Repeal the Second Amendment
Most Americans are in favor of common-sense gun control, allowing Congress and the states to limit access to weapons of war and to restrict certain classes of individuals (i.e., persons convicted of crimes) from gun ownership without special justification.
Allow campaign finance regulation
The flood of cash that has overwhelmed our political system in the wake of the Supreme Court’s ruling in Citizens United striking down campaign finance reform has warped our political system. Most Americans favor sensible limits on independent expenditures and on campaigning generally.
Abolish the electoral college
The electoral college is an undemocratic relic of an era when political elites did not trust the people to elect the president. Its day has passed.
Pass the Equal Rights Amendment
A bar against discrimination on the basis of sex should be enshrined in our constitutional text. Such an amendment could also incorporate more protection for reproductive rights if the basic ERA were reconfigured.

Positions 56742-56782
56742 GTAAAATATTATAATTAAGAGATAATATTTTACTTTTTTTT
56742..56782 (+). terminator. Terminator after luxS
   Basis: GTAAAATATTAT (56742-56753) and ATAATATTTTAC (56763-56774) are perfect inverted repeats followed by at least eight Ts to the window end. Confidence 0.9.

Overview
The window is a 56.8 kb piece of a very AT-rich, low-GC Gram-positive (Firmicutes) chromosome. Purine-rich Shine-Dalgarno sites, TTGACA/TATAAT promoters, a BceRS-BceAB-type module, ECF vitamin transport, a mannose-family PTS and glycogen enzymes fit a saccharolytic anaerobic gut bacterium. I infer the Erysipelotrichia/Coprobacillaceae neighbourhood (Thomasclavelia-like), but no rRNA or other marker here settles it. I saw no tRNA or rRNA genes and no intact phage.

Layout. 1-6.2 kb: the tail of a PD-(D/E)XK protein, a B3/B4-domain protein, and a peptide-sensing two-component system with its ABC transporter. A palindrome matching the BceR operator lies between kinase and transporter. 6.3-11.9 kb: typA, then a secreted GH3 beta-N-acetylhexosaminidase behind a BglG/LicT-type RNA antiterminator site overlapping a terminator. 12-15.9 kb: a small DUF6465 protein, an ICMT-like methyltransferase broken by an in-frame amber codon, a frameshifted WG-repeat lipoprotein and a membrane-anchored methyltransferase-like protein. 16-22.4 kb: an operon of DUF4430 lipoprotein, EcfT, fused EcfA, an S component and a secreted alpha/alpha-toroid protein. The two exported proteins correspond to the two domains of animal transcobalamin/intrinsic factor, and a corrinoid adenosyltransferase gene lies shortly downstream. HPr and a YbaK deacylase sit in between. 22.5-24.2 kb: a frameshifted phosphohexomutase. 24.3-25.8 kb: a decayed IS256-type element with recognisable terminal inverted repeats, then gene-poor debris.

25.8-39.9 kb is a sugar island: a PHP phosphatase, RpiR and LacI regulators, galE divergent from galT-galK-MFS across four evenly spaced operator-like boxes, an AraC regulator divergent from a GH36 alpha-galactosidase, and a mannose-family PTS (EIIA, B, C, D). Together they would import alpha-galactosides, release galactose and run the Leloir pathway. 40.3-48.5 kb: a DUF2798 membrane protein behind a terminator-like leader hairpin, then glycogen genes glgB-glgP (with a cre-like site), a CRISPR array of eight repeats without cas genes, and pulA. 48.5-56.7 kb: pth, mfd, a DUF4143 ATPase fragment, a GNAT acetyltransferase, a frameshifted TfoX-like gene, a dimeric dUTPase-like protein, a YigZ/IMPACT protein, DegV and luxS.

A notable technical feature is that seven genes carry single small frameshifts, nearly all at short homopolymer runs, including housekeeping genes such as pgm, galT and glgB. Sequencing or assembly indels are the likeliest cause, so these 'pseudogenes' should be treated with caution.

Right now, the United States has nothing other than the extraordinary remedy of impeachment and removal to get rid of a president who has lost popular support. Governors across the nation are subject to recall, not just impeachment and removal. Why not presidents?
Supreme Court term limits and panels
A Justice’s term could be a long one, but it should end, making room for changes in regime on a more regular basis. Adding Justices to the Court and creating a system of randomly drawn panels to hear cases would both lower the stakes for any individual nomination and give the Court more capacity to resolve important national issues. (The latter two things could be done through congressional legislation.)
Representation for all citizens
It’s quite simply wrong for a modern democracy to have citizens who have no meaningful representation at the national level. Yet American citizens from Puerto Rico, the Virgin Islands, the District of Columbia, Guam, and any other territories the US may acquire in the future do not have national representation in Congress.